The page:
Footnote 25 — Harvard Magazine: The Power of Patience: Teaching students…

Footnote 25 — Jennifer L. Roberts, The Power of Patience: Teaching students the value of deceleration and immersive attention, Harvard Magazine (November-December 2013).

Read more at: http://harvardmagazine.com/2013/11/the-power-of-patience

Editor’s note: The Harvard Initiative for Learning and Teaching (HILT) conference last May asked participants to ponder the following framing question: “In this time of disruption and innovation for universities, what are the essentials of good teaching and learning?” At the conference, after a panel of psychologists had discussed aspects of the “science of learning,” three speakers addressed the “art of teaching”—among them then professor of history of art and architecture Jennifer L. Roberts (now Elizabeth Cary Agassiz professor of the humanities), who also chairs the doctoral program in American Studies. She confessed limited exposure to education theory, and then proceeded to provide a vivid demonstration of deep humanistic education and learning, drawn from her own teaching in the history of art, but with broader applications. Although she makes broad use of digital technology in her teaching, she feels that it is also essential to give students experience in modes of attentive discipline that run directly counter to the high-speed, technologically assisted pedagogies emerging in the digital era—and to the experiences and expectations of contemporary students. Roberts adapted the following text from her HILT presentation.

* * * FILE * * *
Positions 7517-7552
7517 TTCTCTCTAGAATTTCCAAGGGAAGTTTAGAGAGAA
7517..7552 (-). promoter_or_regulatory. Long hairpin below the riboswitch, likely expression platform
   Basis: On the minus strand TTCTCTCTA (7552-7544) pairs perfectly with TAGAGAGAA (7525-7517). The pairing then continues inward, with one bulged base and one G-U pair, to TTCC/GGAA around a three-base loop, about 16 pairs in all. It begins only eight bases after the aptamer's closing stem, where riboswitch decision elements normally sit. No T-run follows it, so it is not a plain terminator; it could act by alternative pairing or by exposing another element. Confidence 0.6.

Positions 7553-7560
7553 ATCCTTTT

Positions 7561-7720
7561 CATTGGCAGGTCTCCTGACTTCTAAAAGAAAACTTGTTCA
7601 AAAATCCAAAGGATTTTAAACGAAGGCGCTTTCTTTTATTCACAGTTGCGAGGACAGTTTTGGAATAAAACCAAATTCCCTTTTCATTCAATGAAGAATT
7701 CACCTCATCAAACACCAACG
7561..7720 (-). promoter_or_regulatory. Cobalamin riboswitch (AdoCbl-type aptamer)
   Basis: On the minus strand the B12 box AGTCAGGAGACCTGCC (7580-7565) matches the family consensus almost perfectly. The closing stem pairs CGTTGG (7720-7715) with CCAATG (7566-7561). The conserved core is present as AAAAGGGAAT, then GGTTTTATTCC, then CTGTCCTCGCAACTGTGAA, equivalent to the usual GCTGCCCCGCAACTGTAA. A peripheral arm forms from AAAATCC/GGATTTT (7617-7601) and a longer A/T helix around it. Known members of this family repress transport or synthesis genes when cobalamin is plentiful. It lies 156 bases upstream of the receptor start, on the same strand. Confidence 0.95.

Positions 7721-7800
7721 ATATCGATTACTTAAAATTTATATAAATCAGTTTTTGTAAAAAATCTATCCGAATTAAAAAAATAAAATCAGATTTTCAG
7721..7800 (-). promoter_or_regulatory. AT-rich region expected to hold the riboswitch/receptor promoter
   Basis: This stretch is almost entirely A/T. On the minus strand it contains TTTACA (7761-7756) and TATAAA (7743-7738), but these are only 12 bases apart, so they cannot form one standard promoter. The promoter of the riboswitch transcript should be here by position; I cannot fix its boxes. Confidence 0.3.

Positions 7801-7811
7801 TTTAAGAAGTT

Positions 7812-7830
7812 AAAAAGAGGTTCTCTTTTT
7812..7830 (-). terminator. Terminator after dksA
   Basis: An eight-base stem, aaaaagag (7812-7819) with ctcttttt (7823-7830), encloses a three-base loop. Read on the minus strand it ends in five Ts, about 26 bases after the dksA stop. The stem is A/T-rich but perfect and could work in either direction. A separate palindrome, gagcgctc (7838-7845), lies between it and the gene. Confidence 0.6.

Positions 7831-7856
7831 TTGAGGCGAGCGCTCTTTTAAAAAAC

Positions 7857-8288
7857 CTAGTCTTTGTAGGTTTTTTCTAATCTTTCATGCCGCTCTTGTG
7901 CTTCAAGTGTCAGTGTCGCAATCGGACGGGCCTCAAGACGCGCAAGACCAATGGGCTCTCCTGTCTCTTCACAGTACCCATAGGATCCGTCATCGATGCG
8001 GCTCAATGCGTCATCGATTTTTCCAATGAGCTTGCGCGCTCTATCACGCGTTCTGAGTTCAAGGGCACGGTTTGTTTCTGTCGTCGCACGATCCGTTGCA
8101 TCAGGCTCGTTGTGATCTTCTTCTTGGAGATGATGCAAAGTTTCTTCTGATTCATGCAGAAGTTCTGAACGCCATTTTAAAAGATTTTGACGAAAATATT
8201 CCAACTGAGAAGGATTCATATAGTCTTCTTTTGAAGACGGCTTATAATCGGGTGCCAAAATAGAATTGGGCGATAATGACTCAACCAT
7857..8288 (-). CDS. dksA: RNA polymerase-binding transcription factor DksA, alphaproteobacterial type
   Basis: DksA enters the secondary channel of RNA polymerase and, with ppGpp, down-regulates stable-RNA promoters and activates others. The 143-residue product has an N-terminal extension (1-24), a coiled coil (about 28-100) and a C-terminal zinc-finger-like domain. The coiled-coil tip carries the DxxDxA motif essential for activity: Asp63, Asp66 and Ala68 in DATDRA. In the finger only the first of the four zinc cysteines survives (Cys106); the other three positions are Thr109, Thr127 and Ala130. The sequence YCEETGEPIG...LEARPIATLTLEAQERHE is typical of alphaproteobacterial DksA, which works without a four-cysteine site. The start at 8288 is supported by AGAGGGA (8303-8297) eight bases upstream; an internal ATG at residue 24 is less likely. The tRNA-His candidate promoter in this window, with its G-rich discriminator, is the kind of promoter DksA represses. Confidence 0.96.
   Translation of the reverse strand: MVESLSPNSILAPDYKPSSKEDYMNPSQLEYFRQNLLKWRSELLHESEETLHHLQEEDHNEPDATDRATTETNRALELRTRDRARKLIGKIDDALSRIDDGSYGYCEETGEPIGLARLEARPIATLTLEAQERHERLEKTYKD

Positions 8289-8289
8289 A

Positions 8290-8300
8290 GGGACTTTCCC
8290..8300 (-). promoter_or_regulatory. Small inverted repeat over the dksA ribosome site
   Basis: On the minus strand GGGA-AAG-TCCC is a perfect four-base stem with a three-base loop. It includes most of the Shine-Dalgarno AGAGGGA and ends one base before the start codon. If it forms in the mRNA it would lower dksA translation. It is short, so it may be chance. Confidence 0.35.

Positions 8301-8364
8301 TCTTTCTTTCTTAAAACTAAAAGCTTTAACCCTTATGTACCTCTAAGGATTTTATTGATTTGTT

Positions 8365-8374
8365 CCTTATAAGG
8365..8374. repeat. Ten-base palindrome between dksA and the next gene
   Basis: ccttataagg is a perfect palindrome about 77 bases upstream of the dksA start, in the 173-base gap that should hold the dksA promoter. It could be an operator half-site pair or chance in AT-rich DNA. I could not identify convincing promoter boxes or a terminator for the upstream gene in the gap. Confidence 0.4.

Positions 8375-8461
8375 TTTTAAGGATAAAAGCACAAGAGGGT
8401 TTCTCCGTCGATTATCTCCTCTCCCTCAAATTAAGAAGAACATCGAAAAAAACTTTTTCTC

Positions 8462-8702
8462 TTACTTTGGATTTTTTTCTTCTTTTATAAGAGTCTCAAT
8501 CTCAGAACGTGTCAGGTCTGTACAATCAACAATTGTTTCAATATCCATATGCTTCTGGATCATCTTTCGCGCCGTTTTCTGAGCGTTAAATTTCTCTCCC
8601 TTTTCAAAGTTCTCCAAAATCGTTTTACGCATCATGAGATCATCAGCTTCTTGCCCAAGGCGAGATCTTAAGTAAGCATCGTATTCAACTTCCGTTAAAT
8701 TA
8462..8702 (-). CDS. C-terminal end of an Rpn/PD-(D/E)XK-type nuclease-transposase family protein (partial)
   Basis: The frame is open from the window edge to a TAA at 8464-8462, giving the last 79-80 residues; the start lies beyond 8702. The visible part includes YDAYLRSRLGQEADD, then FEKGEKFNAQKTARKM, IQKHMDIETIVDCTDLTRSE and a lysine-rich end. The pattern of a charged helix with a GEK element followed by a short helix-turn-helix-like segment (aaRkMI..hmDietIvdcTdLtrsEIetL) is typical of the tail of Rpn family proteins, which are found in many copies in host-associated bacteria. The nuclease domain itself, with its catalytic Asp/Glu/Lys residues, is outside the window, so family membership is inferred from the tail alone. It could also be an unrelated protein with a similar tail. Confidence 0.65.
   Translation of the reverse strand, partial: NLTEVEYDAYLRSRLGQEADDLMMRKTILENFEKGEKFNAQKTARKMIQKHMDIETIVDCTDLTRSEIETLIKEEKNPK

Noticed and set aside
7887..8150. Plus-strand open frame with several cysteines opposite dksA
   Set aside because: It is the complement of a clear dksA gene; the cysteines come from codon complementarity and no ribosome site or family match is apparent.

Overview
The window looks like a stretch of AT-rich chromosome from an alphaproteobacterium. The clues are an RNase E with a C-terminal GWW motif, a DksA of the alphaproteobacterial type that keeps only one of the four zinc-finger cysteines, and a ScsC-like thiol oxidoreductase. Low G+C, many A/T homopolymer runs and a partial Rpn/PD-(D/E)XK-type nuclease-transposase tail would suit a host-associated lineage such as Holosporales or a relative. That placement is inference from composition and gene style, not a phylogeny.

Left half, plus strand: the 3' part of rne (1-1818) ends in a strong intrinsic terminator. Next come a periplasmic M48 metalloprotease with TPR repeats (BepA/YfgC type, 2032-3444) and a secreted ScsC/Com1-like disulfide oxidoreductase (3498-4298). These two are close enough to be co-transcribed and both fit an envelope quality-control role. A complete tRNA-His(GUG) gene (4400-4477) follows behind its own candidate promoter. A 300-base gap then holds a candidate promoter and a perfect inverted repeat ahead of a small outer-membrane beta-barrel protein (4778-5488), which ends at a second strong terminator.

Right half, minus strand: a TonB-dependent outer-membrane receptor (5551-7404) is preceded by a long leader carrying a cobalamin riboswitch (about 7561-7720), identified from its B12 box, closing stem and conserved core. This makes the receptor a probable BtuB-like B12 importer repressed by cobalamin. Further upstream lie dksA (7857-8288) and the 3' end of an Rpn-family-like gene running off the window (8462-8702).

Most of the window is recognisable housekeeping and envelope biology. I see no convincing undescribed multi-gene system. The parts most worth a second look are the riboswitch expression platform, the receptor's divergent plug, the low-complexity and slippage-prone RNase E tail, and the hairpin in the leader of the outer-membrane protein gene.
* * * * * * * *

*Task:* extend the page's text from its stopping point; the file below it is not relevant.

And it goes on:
I‘M NOT SURE there is such a thing as teaching in general, or that there is truly any essential teaching strategy that can be abstracted from the various contexts in which it is practiced. So that we not lose sight of the disciplinary texture that defines all teaching, I want to offer my comments today in the context of art history—and in a form that will occasionally feel like an art-history lesson.

During the past few years, I have begun to feel that I need to take a more active role in shaping the temporal experiences of the students in my courses; that in the process of designing a syllabus I need not only to select readings, choose topics, and organize the sequence of material, but also to engineer, in a conscientious and explicit way, the pace and tempo of the learning experiences. When will students work quickly? When slowly? When will they be expected to offer spontaneous responses, and when will they be expected to spend time in deeper contemplation?

I want to focus today on the slow end of this tempo spectrum, on creating opportunities for students to engage in deceleration, patience, and immersive attention. I would argue that these are the kind of practices that now most need to be actively engineered by faculty, because they simply are no longer available “in nature,” as it were. Every external pressure, social and technological, is pushing students in the other direction, toward immediacy, rapidity, and spontaneity—and against this other kind of opportunity. I want to give them the permission and the structures to slow down.